7 Medical Myths You Must Get Rid of Today

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Doctors have an understanding that to practice good medicine it requires constantly acquiring new knowledge, but they don’t always think that what they currently know should be re-evaluated. There are numerous medical myths that are wrong and should always question any falsehoods that are propagated by anyone during the time spent in the medical practice. Here are just 7 of the most common medical myths that you need to get rid of today.

Common Myths

Everyone knows that there are plenty of myths that are put about all over the world when it comes to medical areas. However, if you are a doctor, then you should know better and work hard to figure out which ones are true and which ones aren’t. The most common myths that doctors, as well as others always emphasize, are the following:

  • 8 glasses of water should be consumed in a single day
  • 10% of the brain is used by every individual
  • Fingernails and hair still grow after we die
  • Shaving of the hair causes it to be coarser, dark and grow back faster
  • Eyesight is ruined by reading with the lights dimmed
  • Consumption of turkey can make people feel sleepy
  • Electromagnetic inference in hospitals is created by the use of mobile phones

However, there has been some research done and there are instances where there is currently no evidence to support some of the claims. Every myth has some truth and some don’t, so if you are going to tell these to your patients, then you need to ensure that you are telling them the truth. Don’t just take everything as truth, but make sure to do your research and find out which one is the truth and which ones are complete lies.

8 Glasses of Water Daily

Source: globein.com

The advice that most people give is that they should be consuming at least 8 glasses of water every day. However, it might have originated back in 1945 when there was a recommendation that said that an adult should consume around 2.5 liters of water every day. Frederick Stare, who was a well-known nutritionist, once said that around 6 up to 8 glasses of liquid should be drank in a single day, but that it could also be in other forms. There is a significant lack of evidence that shows that this has any affect on anyone and an article in the American Journal of Physiology by Heinz Valtin pointed out the lack.

There have also been other studies that were undertaken that showed the consumption of other liquids, such as caffeinated drinks, milk and juice can help the body get the required fluid intake. Everyone can get the required amount of liquids in their body by various methods, which doesn’t always require them to drink a specific amount of water on a daily basis, but can also be gained by other types of liquids.

10% Brain Use

Source: theatlantic.com

The belief regarding the fact that we only put into use some 10% of our brain has been around for more than a decade, despite the dramatic advances that has been made in the field of neuroscience. Barry Beyerstein has provided his detailed account about the origins of this specific myth along with some evidence to dispute it. There are some sources that claim that this myth started with Albert Einstein, but there is no such statement or reference recorded by Einstein regarding this. This myth might have started around 1907 as an attempt to advocate people to improve their selves and access their latent abilities that were unrealized.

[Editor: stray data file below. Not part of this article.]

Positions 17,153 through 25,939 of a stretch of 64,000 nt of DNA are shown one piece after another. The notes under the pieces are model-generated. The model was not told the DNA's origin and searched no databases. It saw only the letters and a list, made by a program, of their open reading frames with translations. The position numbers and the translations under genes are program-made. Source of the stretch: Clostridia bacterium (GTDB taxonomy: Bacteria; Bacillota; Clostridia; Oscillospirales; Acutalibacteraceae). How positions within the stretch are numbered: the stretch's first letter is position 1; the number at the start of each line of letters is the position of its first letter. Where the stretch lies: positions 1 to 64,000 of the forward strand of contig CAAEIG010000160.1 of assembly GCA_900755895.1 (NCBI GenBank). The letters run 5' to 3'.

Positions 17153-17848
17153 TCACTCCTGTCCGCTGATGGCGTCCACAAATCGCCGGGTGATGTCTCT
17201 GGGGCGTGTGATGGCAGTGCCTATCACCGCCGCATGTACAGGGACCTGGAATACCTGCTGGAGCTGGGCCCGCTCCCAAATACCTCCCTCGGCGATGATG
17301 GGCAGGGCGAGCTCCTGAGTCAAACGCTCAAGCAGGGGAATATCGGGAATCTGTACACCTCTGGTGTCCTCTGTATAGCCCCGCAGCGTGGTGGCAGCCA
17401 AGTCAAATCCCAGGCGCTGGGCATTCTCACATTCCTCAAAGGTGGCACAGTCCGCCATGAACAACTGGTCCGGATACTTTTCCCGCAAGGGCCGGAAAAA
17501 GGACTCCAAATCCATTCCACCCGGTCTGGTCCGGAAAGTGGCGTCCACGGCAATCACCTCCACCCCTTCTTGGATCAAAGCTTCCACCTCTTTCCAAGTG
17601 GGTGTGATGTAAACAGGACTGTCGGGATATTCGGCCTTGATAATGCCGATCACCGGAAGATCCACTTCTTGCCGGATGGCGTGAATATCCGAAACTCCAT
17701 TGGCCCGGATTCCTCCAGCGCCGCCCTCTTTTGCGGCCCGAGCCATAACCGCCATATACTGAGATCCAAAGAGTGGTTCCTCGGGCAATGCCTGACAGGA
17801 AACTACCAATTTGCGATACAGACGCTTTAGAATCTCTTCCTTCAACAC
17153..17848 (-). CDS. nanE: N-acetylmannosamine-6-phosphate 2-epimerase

Evidence from metabolic studies, microstructural analysis, localization of the functions, brain imaging and brain damage studies shows that much more than just 10% of the brain is put into use. Numerous studies regarding brain imaging has shown that there are no inactive or silent areas of the brain, which is the same with the metabolic studies as well. All areas of the brain might not be active at once since they control various areas, but there is never any part that is inactive and more than 10% is being used at any one time.

Fingernails and Hair Grow After Death

Source: bbc.com

Some morbid details about the body after death simply draws in the imagination about what happens when someone dies. In a book titled Quiet on the Western Front there was a description about a friend who said his friends fingernails had grown to look like corkscrews after he had passed away. However, according to William Maples, who is an anthropologist, this myth is false and nothing like this occurs. He did point out that there is some scientific explanation to why this seems to happen since after death drying, dehydration and desiccation of the body might end up with some of the skin around the nails or head retracting. This can create a look of longer nails or hair after death, but it doesn’t grow anymore.

Another thing that is required in order to allow hair and nails to grow is hormones, which aren’t produced anymore after death. Many dermatologists have said that the look that the body takes on when death occurs is due to the changing colors of the skin, which shrinks, along with the contrast against the hair and fingernails. This is a myth that has been disproved by science and Maples stated, “It is a powerful, disturbing image, but it is pure moonshine. No such thing occurs.”

Shaving Hair and Growing Back

Source: stbaldricks.org

Another one of the common beliefs is that if you shave off all of your hair it will then grow back in darker, coarser or even quicker. This is often reinforced by those who are contemplating just how fast the stubble grows back or by various media sources. However, there is plenty of scientific evidence that proves that this myth is another false one. There were clinical trials held back in 1928 and the review showed that there was no effect on the growth of the hair after shaving.